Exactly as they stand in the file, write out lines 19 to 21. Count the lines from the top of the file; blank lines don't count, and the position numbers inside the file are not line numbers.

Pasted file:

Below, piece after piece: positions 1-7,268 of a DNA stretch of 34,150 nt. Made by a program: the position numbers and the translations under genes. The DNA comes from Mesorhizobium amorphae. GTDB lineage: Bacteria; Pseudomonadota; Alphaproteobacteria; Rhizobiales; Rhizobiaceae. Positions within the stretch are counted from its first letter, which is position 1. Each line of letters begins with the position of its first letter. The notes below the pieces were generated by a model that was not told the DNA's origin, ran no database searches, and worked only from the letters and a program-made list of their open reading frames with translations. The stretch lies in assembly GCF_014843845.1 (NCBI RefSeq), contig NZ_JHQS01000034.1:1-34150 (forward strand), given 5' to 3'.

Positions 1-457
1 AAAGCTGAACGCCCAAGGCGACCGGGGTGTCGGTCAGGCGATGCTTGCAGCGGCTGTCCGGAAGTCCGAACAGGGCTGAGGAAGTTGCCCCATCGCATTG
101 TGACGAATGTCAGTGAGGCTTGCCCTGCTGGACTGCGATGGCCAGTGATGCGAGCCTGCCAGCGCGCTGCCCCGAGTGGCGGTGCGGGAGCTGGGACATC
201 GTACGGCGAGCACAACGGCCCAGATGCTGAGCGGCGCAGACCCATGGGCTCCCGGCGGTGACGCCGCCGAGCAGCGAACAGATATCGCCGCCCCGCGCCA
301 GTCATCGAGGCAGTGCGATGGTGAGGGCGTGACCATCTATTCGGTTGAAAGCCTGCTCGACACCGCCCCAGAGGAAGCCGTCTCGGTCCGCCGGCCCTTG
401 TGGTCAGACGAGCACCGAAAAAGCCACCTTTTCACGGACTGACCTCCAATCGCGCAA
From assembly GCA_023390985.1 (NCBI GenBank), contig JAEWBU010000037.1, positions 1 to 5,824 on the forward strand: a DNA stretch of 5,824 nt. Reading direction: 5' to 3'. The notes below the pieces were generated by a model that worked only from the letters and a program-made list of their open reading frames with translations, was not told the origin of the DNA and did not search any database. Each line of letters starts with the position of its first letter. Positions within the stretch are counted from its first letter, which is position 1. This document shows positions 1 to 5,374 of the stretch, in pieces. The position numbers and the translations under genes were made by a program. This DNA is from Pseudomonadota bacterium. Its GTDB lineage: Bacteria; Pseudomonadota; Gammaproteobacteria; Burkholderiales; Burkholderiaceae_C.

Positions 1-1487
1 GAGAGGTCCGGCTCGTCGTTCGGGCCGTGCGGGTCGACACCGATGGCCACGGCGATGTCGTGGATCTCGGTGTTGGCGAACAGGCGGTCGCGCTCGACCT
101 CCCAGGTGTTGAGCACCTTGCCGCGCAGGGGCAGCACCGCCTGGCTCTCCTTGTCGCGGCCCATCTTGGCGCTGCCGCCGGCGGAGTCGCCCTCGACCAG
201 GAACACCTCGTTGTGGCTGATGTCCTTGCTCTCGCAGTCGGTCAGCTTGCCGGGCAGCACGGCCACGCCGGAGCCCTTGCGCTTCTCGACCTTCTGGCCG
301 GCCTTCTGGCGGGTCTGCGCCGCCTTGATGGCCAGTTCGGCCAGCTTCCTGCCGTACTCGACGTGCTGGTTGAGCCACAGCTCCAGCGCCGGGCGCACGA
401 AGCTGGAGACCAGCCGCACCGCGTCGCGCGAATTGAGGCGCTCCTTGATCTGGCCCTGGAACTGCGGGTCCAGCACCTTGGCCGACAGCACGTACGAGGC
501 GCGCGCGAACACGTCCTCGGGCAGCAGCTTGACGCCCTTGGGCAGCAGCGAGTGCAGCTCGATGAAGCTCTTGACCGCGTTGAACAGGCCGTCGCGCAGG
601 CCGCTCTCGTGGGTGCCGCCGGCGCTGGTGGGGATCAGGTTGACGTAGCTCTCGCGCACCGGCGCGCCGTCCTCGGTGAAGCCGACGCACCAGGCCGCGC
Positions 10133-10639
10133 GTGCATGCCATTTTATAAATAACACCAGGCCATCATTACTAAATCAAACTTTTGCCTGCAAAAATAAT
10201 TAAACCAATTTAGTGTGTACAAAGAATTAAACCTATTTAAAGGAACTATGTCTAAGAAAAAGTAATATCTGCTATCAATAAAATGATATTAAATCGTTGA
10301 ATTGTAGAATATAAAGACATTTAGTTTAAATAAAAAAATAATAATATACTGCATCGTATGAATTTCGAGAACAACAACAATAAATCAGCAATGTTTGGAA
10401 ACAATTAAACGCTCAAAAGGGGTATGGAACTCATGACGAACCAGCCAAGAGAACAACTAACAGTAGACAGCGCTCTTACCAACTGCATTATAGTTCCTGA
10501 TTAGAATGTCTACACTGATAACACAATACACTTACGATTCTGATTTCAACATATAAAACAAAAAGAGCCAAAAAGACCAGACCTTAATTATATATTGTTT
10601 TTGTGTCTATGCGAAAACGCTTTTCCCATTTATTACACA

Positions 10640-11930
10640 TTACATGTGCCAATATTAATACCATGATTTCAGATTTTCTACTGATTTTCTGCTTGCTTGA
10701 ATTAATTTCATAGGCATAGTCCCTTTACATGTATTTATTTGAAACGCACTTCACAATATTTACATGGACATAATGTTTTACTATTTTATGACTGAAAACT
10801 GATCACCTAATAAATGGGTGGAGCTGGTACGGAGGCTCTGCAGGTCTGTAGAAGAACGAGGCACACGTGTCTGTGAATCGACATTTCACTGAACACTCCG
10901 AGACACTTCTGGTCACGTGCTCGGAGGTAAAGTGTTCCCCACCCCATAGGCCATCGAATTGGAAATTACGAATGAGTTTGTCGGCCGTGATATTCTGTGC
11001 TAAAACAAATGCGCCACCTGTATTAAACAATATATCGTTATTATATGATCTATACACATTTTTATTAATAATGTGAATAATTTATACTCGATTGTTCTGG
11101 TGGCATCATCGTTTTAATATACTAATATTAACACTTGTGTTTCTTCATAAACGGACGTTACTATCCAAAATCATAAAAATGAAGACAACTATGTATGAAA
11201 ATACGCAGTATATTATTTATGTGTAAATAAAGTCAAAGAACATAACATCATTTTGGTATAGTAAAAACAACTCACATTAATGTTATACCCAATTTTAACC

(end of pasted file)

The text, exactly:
10201 TAAACCAATTTAGTGTGTACAAAGAATTAAACCTATTTAAAGGAACTATGTCTAAGAAAAAGTAATATCTGCTATCAATAAAATGATATTAAATCGTTGA
10301 ATTGTAGAATATAAAGACATTTAGTTTAAATAAAAAAATAATAATATACTGCATCGTATGAATTTCGAGAACAACAACAATAAATCAGCAATGTTTGGAA
10401 ACAATTAAACGCTCAAAAGGGGTATGGAACTCATGACGAACCAGCCAAGAGAACAACTAACAGTAGACAGCGCTCTTACCAACTGCATTATAGTTCCTGA